By Alina Dain Sharon/Israel Hayom/JNS.org
The state of Israel, as well as dignitaries and Jewish groups around the world, came together on Sept. 30 for the funeral service of former Israeli President Shimon Peres, who passed away on Sept. 28 two weeks after suffering a massive stroke. He was 93 years old.
Peres' coffin was taken to Mount Herzl on Friday morning, arriving at the national cemetery at 8:30 a.m.
The official state service was held at 9:30 a.m., with some 5,000 people in attendance.
President Reuven Rivlin, Prime Minister Benjamin Netanyahu, Knesset Speaker Yuli Edelstein, former U.S. President Bill Clinton, author Amos Oz, and the late president's three children, Tsvia, Yoni and Chemi spoke at the service. U.S. President Barack Obama was the last to pay tribute to the late Israeli president.
"He would have wanted us to thank you for your friendship to him, but even more for your friendship to our people. ... [He said] the role of leaders today is to serve their people, and there is no greater privilege than that. He saw in all of you leaders, friends and partners in his quest for peace," said Chemi Peres, the son of the late president, at the funeral service.
Israel's ninth president was rushed to Sheba Medical Center at Tel Hashomer on Sept. 13 after suffering a massive stroke that led to bleeding in his brain.
Tests performed over the past two weeks prompted doctors to give Peres a "cautiously optimistic" prognosis. On Tuesday, however, his condition took a dramatic turn for the worse. He passed away around 2 a.m. on Sep. 28.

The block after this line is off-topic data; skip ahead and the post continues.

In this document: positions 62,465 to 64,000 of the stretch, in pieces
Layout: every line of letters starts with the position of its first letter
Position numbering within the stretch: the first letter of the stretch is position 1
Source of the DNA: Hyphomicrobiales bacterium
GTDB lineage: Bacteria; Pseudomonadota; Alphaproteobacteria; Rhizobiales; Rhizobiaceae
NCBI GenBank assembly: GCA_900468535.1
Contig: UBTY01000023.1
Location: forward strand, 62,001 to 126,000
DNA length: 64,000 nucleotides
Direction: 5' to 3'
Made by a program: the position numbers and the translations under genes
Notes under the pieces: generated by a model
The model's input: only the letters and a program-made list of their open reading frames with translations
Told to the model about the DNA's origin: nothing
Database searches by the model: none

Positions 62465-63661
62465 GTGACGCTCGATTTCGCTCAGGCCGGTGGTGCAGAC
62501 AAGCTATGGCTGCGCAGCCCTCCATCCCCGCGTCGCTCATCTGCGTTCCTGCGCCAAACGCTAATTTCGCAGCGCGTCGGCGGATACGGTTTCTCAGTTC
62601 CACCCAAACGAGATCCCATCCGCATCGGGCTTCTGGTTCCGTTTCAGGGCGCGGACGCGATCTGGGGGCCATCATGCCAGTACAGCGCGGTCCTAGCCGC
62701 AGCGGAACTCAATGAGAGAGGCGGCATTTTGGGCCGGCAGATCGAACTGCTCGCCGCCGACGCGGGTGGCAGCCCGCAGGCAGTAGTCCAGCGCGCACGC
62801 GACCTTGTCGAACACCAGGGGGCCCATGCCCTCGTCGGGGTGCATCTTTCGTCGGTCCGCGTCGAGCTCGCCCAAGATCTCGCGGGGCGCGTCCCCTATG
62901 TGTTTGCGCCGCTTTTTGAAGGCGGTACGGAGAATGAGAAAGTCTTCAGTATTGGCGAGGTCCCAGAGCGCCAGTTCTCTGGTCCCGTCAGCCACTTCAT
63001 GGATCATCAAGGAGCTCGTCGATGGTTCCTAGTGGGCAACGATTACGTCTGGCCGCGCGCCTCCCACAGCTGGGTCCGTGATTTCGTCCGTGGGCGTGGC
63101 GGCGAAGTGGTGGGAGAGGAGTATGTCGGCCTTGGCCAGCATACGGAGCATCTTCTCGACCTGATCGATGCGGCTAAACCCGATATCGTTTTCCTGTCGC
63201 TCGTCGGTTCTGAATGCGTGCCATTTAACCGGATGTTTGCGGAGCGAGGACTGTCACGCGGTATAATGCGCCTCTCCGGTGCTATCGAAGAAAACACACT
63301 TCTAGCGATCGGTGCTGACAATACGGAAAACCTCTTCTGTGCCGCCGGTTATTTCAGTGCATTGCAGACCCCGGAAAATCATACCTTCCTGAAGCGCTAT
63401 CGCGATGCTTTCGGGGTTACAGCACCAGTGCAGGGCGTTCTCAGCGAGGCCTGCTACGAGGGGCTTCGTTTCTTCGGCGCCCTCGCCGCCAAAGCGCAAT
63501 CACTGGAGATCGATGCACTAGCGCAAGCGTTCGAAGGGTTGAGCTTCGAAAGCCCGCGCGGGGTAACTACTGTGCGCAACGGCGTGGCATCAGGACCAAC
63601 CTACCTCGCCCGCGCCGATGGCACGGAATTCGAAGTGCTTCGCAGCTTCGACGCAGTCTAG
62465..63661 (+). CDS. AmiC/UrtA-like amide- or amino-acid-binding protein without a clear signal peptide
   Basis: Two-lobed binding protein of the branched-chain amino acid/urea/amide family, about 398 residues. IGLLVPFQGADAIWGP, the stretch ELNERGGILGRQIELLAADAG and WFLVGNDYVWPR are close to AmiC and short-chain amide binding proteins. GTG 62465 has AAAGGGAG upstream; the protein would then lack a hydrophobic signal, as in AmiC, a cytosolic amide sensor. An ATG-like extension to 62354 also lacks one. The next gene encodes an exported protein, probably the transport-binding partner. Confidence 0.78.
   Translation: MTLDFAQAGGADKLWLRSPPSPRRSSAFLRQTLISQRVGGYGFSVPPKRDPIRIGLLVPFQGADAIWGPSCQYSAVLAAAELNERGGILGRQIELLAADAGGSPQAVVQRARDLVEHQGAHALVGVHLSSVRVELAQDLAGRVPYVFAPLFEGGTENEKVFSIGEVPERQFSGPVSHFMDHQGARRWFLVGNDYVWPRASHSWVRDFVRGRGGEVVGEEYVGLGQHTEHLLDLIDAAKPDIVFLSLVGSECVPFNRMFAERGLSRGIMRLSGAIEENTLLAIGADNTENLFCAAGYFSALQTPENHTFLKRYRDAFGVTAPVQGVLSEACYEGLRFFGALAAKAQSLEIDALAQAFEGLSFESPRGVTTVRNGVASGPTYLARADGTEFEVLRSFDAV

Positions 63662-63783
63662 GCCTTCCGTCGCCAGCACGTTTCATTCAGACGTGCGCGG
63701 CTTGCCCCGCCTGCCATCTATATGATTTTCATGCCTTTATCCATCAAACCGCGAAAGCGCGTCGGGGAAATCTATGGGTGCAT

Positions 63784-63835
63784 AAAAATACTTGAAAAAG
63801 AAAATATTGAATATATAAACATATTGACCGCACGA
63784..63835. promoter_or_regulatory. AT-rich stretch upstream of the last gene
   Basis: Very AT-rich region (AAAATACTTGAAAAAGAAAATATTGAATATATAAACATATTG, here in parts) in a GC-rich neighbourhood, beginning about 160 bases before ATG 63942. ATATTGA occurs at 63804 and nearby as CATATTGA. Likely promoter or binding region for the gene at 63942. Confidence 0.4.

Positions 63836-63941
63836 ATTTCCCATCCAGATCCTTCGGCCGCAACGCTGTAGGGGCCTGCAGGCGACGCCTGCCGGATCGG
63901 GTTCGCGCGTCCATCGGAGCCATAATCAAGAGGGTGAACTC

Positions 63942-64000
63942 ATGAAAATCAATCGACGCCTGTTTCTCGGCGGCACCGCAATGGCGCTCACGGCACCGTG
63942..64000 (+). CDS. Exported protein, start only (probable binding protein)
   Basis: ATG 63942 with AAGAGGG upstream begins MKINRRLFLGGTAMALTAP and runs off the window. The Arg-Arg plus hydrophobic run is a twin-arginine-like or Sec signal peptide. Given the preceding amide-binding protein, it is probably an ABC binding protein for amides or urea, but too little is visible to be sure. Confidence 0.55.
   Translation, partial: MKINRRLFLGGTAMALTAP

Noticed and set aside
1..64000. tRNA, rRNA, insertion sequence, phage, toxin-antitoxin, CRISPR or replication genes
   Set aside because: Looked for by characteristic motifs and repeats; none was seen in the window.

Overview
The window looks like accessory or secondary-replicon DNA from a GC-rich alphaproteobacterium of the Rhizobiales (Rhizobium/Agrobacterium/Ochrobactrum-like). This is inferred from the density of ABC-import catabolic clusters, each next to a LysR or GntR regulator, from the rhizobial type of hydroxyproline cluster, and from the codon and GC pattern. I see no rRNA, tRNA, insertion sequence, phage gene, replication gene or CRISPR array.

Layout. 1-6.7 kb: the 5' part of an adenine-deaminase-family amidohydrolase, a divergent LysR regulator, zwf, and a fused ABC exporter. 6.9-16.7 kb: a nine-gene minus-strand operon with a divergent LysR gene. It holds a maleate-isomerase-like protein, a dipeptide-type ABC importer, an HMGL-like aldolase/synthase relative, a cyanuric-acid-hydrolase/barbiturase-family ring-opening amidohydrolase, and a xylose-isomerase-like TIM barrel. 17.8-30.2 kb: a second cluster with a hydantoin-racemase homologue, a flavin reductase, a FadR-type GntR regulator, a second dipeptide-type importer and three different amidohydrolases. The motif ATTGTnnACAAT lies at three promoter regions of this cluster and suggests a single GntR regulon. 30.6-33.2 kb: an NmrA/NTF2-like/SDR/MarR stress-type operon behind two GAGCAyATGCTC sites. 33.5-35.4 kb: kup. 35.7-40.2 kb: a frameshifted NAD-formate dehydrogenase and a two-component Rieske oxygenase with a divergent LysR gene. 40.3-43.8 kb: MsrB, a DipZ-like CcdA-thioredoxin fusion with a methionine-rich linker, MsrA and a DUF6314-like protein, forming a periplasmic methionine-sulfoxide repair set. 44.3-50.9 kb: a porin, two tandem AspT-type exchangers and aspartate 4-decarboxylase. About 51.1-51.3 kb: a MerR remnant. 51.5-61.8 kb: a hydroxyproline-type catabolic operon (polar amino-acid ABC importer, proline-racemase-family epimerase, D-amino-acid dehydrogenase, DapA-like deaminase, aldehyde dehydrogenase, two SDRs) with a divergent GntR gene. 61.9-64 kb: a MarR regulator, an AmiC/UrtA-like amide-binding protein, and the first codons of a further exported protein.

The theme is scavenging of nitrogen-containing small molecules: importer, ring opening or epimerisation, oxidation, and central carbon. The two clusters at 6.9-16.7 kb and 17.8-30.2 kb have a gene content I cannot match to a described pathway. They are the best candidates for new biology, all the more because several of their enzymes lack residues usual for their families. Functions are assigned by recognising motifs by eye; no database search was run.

Longest political career in Israel's history
Born Szymon Perski on Aug. 2, 1923 in Vishneva, Poland, Peres immigrated with his family to then-British Palestine in 1934. In 1945, he married Sonia Gelman. In 1947, he joined the Hagana paramilitary organization, which would later become the IDF. In 1953, at just 29, he was named director general of the Defense Ministry, becoming the youngest person to ever hold the position. He was first elected to the Knesset in 1959, and would become the longest-serving Knesset member in Israeli history, including as prime minister from 1984 to 1986.
In 1992, Peres was appointed foreign minister, allowing him to participate in secret negotiations that would lead to the 1993 Oslo Accords and earn Peres, along with former Israeli Prime Minister Yitzhak Rabin and Palestine Liberation Organization (PLO) leader Yasser Arafat, the 1994 Nobel Peace Prize.
After Rabin’s assassination in 1995, Peres again served as prime minister and defense minister for several months until the 1996 elections. That same year, he formed the Peres Center for Peace to promote a better understanding between Israelis and Palestinians, as well as Israeli Arabs.
Peres continued to serve in the Knesset in the late 1990s and in the 2000s. He later announced he was leaving Labor to support then Prime Minister Ariel Sharon and his new Kadima party. In 2007, Peres was elected Israel's ninth president.
In 2008, Peres was ordained Knight Grand Cross of the Order of Saint Michael and Saint George by Queen Elizabeth II. In June 2012, he received the Presidential Medal of Freedom from U.S. President Barack Obama, and in 2014, the U.S. House of Representatives awarded Peres the Congressional Gold Medal. Peres also authored 10 books.
Israeli messages of condolences
Israeli Education Minister Naftali Bennett ordered schools nationwide to dedicate the first hour of Wednesday's curriculum to Peres' legacy.
In a statement, Israeli Prime Minister Benjamin Netanyahu eulogized Peres and said he joins "the Israeli public, the Jewish people and many worldwide, bowing my head in memory of the nation's beloved Shimon Peres.
"Shimon Peres' name will be forever etched in the Jewish people's book of revival, as one of the greatest leaders Israel has ever known, and one of the state of Israel's founding fathers. May his memory be cherished in the nation's heart.”
President Reuven Rivlin eulogized his predecessor, saying Peres was "young at heart and had an unwavering belief in the ability to achieve one's goals."
"There is not a chapter in the history of the state of Israel which Shimon did not write or play a part,” he said.